strikes us as wholly without force. We see nothing to prevent a state from taxing stock in some domestic corporations and leaving stock in others untaxed on the ground that it taxes the property and franchises of the latter to an amount that imposes indirectly a proportional burden on the stock. When we come to corporations formed and having their property and business elsewhere, the state must tax the stock held within the state if it is to tax anything, and we now are assuming the right to tax stock in foreign corporations to be conceded. If it does tax that stock, it may take into account that the property and franchise of the corporation are untaxed, on the same ground that it might do the same thing with a domestic corporation. There is no rule that the state cannot look behind the present net values of different stocks. See American Refining Co. v. Louisiana, 179 U. S. 89.
We say that the state, in taxing stock, may take into account the fact that the property and franchises of the corporation are untaxed, whereas in other cases they are taxed, and we say untaxed because they are not taxed by the state in question. The real grievance in a case like the present is that, more than probably, they are taxed elsewhere. But with that the State of Alabama is not concerned. No doubt it would be a great advantage to the country and to the individual states if principles of taxation could be agreed upon which did not conflict with each other, and a common scheme could be adopted by which taxation of substantially the same property in two jurisdictions could be avoided. But the Constitution of the United States does not go so far. Coe v. Errol, 116 U. S. 517, 116 U. S. 524; Knowlton v. Moore, 178 U. S. 41; Dyer v. Osborne, 11 R.I. 321, 327; Cooley, Taxation, 2d ed. 22n. One aspect of the problem was touched in the case of Blackstone v. Miller at the present term, 188 U. S. 189. The State of Alabama is not bound to make its laws harmonize in principle with those of other states. If property is untaxed by its laws, then for the purpose of its laws, the property is not taxed at all.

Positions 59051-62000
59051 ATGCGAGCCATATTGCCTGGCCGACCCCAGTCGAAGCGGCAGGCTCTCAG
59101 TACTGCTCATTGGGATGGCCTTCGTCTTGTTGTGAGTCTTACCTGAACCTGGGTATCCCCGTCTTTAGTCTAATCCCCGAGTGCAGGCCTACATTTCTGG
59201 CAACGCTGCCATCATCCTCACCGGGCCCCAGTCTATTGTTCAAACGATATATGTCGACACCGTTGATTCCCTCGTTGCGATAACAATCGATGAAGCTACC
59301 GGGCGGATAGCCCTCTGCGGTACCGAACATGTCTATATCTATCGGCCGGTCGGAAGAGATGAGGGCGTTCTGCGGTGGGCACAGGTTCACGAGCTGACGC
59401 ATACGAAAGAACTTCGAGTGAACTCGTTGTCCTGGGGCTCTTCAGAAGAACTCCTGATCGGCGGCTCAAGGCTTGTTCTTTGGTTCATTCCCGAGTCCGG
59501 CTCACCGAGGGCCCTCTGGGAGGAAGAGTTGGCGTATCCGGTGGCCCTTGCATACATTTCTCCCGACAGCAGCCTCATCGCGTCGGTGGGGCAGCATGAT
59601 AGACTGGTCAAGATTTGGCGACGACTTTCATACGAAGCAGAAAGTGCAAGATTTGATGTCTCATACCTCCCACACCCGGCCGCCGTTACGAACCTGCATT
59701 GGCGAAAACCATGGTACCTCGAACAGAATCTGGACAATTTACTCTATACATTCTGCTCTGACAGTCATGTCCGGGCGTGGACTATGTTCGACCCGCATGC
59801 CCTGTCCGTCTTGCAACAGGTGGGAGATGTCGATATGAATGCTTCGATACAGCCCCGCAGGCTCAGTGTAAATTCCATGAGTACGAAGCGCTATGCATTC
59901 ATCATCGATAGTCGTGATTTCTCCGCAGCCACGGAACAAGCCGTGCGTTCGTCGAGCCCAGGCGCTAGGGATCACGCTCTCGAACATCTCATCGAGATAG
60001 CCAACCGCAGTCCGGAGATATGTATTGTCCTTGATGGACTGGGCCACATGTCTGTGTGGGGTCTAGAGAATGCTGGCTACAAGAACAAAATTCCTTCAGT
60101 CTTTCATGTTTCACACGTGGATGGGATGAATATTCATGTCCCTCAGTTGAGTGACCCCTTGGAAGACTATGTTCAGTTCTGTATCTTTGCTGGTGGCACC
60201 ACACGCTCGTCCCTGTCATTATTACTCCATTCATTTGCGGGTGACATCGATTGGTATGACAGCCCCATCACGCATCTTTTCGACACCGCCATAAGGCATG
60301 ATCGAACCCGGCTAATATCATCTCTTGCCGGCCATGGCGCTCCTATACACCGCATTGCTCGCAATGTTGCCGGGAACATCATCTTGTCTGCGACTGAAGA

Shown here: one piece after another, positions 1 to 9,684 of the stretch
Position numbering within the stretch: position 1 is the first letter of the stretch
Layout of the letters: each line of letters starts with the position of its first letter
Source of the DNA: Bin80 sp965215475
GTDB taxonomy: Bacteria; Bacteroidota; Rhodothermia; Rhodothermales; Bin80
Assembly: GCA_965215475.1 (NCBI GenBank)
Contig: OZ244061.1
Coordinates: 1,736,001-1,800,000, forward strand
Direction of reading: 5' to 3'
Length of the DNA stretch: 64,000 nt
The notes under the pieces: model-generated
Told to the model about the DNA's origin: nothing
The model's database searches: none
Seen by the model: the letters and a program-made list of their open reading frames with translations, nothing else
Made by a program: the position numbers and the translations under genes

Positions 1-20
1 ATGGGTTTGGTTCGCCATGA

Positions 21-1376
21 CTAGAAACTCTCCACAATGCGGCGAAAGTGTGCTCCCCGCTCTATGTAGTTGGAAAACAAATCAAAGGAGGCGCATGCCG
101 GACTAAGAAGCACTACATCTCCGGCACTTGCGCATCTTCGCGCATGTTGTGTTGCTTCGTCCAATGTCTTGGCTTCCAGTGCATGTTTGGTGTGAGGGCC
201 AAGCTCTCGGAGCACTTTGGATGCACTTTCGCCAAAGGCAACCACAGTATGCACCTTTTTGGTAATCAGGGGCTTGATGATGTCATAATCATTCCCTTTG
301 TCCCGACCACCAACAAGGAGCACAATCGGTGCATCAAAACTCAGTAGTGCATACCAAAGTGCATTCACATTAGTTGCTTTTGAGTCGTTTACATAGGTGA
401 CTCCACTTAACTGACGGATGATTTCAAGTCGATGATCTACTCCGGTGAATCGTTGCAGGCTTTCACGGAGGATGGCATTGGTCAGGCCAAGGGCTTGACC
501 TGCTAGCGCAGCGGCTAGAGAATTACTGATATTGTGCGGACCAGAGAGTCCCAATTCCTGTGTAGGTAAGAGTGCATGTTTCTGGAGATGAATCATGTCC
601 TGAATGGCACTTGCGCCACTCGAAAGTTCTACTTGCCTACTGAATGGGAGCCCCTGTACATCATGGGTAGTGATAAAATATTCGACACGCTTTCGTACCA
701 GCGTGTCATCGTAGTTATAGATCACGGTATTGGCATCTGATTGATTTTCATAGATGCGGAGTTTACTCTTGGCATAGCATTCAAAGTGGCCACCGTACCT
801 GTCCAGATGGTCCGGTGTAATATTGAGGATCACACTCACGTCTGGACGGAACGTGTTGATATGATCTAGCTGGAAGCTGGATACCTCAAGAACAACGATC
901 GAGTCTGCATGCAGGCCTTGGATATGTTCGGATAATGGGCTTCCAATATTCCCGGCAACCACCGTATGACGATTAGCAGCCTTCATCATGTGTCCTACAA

It is said that the state may not tax a man because by fiction his property is within the jurisdiction, and then discriminate against him upon the fact that it is without. The state does
nothing of the kind. It adheres throughout to the fiction, if it be one, that the stock, the property of the plaintiff in error, is within the jurisdiction. There is no inconsistency in the state's recognizing at the same time that the property of the corporation, that which gives the plaintiff's stock its value, is taxed or untaxed, as the case may be. There is no inconsistency in recognizing that it is untaxed because it cannot be reached. Shares of stock may be within a state, and the property of the corporation outside it.
We need not repeat the commonplaces as to the large latitude allowed to the states for classification upon any reasonable basis. Pacific Express Co. v. Seibert, 142 U. S. 339, 142 U. S. 351-352; Gulf, Colorado & Santa Fe Railway Co. v. Ellis, 165 U. S. 150, 165 U. S. 155; Nicol v. Ames, 173 U. S. 509, 173 U. S. 521; Atchison, Topeka & Santa Fe Railway Co. v. Matthews, 174 U. S. 96; American Sugar Refining Co. v. Louisiana, 179 U. S. 89. What is reasonable is a question of practical details, into which fiction cannot enter.
Practically, the law before us, in the broad aspect in which alone we are asked to consider it, seems to us to work out substantial justice and equality if we leave on one side the probable taxation by other states, which does not affect the State of Alabama's rights.
JUSTICES HARLAN and WHITE dissented.
Kidd v. Alabama, No. 157. This case was to abide the result of the foregoing.